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I was wondering what kind of shape your 1083 is in. Since you're harvesting dryland corn make sure the deck plates on your corn head are close enough to catch small ears. If the plates are too wide a small cob can get caught between the plates and then that row will start to collect trash. I think we use a 15/16 socket (might be 13/16) as a gauge, but that still might be too wide if you have a bunch of small ears. The 1083 we got last year is pretty old, but the dealer put a lot of work into it. The only thing they didn't do was replace the deck plates and they were worn enough that there wasn't any adjustment left in them. We got through our little bit of dryland then replaced them before starting the good stuff.

Also, make sure the skids on the bottom of each snout are in good shape. After they wear enough they'll start pushing trash and weeds if you're cutting on the ground.

We used our large wire concaves last year (didn't pull any wires) and had a beautiful sample on every field. Very clean, no broken kernels, and whole cobs coming out the back. I can't wait to get started this year.
 

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Discussion Starter · #8 ·
I am going to try and pick a little corn tomorrow(if tire man gets out early to fix a flat tire on combine(lol)). I was reading in the 1083 corn head manual, and it said to switch my reel speed toggle switch to auto for corn. But thats all it said. In the combine book, it doesnt say anything about where to set the reel speed toggle switch, but only said if the combine is set for corn it wont be used. So how does the reel speed switch know if I am combining corn or not? There are 3 posisitions on the reel speed switch, Auto, Manual , and I dont know what the figure means at the bottom position? Front drum has been set in the upper position for corn, so is that all that needs to be changed, besides the normal, roto speed, concave settings and seive/chaffer settings? Neighbor told me there should be a variable speed setting for the auger on the corn head, but I dont know what he is talking about?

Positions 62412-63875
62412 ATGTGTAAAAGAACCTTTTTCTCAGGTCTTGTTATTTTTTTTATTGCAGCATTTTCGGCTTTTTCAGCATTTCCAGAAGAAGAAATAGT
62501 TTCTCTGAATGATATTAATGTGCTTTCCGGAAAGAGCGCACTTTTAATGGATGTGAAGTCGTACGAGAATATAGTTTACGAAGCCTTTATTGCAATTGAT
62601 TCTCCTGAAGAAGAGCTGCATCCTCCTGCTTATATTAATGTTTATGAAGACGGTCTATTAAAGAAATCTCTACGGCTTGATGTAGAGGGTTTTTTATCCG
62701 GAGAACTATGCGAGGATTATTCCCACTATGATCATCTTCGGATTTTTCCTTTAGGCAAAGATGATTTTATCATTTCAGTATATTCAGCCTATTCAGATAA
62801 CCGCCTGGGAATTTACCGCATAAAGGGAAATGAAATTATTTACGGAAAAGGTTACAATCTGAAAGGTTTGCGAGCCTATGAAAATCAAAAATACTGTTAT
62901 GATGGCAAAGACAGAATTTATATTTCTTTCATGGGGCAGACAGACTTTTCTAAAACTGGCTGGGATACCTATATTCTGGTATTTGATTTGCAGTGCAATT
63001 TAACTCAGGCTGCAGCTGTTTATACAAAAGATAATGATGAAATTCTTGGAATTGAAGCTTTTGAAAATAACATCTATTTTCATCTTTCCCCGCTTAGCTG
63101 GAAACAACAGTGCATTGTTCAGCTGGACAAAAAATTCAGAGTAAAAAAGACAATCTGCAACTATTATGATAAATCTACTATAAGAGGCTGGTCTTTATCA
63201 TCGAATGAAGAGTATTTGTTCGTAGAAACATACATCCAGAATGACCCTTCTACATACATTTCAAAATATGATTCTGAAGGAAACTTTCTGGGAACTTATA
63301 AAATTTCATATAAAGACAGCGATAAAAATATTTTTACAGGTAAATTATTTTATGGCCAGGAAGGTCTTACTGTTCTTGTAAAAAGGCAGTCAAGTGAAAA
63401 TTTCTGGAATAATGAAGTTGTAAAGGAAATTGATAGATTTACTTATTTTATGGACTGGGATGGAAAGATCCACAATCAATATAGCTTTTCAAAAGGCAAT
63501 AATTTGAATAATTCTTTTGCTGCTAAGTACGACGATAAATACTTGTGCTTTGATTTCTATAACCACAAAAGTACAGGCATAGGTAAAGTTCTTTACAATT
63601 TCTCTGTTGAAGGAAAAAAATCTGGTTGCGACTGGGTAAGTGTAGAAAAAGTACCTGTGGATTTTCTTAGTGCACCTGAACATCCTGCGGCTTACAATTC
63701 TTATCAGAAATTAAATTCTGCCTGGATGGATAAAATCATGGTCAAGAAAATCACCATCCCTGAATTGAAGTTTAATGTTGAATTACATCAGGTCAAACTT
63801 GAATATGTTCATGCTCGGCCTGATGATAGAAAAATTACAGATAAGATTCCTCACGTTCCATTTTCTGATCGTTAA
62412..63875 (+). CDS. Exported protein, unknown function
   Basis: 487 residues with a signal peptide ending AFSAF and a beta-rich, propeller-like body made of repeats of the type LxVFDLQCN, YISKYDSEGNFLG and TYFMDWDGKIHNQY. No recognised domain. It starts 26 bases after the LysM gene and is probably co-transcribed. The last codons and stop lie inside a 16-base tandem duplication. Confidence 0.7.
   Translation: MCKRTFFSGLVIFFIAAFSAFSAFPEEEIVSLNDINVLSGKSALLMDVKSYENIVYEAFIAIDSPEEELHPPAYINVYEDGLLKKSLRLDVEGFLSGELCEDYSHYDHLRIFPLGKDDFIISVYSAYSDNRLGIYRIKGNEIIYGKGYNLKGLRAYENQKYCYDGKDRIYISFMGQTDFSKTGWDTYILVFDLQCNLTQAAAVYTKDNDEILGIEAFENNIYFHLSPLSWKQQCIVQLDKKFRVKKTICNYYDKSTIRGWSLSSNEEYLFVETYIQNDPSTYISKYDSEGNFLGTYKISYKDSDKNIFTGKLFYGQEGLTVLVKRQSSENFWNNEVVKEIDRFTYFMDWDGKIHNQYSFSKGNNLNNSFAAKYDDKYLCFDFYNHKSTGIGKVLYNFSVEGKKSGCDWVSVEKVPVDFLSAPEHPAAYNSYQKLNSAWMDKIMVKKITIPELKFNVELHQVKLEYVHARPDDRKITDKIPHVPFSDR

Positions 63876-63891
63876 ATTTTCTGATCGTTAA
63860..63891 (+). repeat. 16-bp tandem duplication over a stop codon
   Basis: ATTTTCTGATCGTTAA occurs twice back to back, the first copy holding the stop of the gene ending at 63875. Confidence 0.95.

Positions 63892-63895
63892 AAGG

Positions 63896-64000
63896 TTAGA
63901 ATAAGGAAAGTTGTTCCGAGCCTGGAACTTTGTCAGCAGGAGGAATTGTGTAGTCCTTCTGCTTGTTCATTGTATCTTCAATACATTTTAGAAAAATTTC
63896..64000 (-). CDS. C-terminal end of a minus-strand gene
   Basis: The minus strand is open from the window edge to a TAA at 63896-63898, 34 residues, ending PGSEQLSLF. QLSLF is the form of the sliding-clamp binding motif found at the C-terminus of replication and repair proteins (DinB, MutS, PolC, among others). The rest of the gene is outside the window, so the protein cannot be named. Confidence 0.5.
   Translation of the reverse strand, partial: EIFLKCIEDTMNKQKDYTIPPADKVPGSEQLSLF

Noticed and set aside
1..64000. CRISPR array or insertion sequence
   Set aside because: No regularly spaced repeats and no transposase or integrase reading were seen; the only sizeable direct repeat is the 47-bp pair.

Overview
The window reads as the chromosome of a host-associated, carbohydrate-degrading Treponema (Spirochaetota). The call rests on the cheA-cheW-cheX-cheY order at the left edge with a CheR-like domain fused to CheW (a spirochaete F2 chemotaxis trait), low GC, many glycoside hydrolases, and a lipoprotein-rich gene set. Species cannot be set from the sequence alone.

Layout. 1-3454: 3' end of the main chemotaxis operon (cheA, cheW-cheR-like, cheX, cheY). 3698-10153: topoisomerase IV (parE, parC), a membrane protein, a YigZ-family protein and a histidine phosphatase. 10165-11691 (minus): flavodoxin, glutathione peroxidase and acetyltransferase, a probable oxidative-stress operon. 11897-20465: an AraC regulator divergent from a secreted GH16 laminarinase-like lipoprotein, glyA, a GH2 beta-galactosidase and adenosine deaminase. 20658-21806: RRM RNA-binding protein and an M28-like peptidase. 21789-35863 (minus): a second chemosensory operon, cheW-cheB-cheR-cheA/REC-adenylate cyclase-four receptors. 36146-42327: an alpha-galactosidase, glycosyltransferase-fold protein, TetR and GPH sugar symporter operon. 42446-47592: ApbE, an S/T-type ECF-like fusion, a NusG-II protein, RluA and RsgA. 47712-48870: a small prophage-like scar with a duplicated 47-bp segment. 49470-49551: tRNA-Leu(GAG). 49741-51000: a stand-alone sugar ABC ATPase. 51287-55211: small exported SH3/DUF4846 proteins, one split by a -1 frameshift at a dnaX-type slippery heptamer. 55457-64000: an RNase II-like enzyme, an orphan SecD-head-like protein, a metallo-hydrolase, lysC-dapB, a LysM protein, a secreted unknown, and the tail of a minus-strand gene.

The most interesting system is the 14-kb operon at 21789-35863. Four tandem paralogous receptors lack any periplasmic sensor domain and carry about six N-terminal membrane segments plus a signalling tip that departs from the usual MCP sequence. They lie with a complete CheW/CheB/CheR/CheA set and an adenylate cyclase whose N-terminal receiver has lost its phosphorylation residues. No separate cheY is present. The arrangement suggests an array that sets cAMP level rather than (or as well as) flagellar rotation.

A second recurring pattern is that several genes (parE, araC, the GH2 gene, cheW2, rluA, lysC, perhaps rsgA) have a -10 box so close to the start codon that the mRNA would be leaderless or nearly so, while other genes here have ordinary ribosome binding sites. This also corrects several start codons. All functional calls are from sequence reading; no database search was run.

Jim
 

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There are 3 settings for the reel speed. Auto (relative to ground speed), Manual (constant speed all the time), and Off (the picture of an ear of corn). All it does is circulate oil through the reel hydraulic circuit. If there is no reel on the header, like in corn, then there is no point circulating that oil. Just flip the switch to the off setting (the one that looks like an ear of corn). It will save a tiny bit of power. If you leave it on, it won't hurt anything.